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Did Earth have two moons?
Some astronomers believe our moon had a smaller sibling for 80 million years — before it was destroyed in a violent collision
While the near side of the moon (the side visible from Earth) is smooth, the far side is quite rugged -- perhaps because billions of years ago, another moon collided with the far side of our moon.
While the near side of the moon (the side visible from Earth) is smooth, the far side is quite rugged -- perhaps because billions of years ago, another moon collided with the far side of our moon.
NASA/Roger Ressmeyer/CORBIS
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he moon once had a smaller sibling, according to astronomers from the University of California, Santa Cruz. The researchers used computer models to simulate the size, orbit, and ultimate destruction of the second moon that they believe once shared the night skies above our Earth. But what became of our second moon? Here, a brief guide to the new theory:

Where did the second moon come from?
Astronomers believe the second moon was created the same way as our current moon: A Mars-sized planet crashed into Earth, kicking up an enormous ring of debris that orbited our world. Over time, this debris coalesced into our existing large moon, as well as a second, smaller moon. The two satellites co-existed peacefully in the sky for some 80 million years, looking like siblings. They were the same color and shape, though our moon was three times larger than the other.

What happened to our second moon?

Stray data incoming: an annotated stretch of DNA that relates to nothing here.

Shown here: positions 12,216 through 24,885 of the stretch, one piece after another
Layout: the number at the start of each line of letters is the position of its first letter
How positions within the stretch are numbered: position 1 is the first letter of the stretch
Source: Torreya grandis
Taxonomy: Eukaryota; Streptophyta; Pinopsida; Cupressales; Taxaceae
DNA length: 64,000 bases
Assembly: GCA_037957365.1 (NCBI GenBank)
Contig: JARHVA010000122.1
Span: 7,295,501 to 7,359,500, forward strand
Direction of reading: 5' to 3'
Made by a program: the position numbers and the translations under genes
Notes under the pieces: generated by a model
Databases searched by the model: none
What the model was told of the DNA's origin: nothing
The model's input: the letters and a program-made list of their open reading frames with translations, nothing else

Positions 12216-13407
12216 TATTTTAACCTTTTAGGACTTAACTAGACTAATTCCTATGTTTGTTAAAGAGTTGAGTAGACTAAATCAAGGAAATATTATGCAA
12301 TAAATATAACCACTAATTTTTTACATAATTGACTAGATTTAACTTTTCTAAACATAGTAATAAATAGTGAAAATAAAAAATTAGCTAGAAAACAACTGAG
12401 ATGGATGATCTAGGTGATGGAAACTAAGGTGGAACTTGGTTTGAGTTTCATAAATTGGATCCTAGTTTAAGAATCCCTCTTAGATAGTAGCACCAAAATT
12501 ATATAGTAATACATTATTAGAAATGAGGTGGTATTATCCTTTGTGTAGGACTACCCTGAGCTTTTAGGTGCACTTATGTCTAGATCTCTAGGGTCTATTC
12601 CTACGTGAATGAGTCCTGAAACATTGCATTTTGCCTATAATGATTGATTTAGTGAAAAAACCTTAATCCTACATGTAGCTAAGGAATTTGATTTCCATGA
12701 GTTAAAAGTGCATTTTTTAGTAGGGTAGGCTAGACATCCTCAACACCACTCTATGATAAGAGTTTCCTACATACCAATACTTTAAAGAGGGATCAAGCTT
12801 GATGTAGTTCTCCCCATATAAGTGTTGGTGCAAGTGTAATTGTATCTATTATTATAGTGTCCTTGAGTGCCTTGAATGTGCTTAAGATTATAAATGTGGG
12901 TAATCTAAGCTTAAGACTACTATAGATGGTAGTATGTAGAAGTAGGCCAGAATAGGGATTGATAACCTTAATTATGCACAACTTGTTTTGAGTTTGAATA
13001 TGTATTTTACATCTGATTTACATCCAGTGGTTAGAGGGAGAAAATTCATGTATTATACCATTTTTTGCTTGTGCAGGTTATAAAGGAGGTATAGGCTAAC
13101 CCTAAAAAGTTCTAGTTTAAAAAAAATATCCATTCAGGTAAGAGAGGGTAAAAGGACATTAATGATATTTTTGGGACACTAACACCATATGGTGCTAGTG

About 4.5 billion years ago — before there was even life on Earth — the second moon hit our existing moon in a dramatic, slow-motion collision occurring over several hours. Because the smaller moon was more solid than the still-molten surface of our larger moon, the collision resulted in a "splat" that scattered wrecked pieces of the smaller moon all over the larger moon's far side. That helps to explain why the two sides of our moon are so different.

What's different about the two sides of the moon?
The side facing Earth is relatively smooth and flat, whereas the far side of the moon, which never faces the Earth, is rugged, mountainous, and pockmarked with craters. Astronomers speculate that the force of the impact of the smaller moon was responsible for creating much of the far side's rocky, debris-strewn landscape.

Are scientists certain this happened?
No. Like any new theory, this one is speculative, and some astronomers are already finding holes in the theory. It doesn't explain, for example, why the ragged landscape of the moon's far side has a much higher concentration of aluminum than the near side. (Both moons would have been made of the same material.) A NASA lunar mission scheduled for launch this September, the Gravity Recovery and Interior Laboratory, or GRAIL, may help to confirm (or debunk) this new theory.

Sources: Associated Press, International Business Times, Nat. Geo., Scientific American

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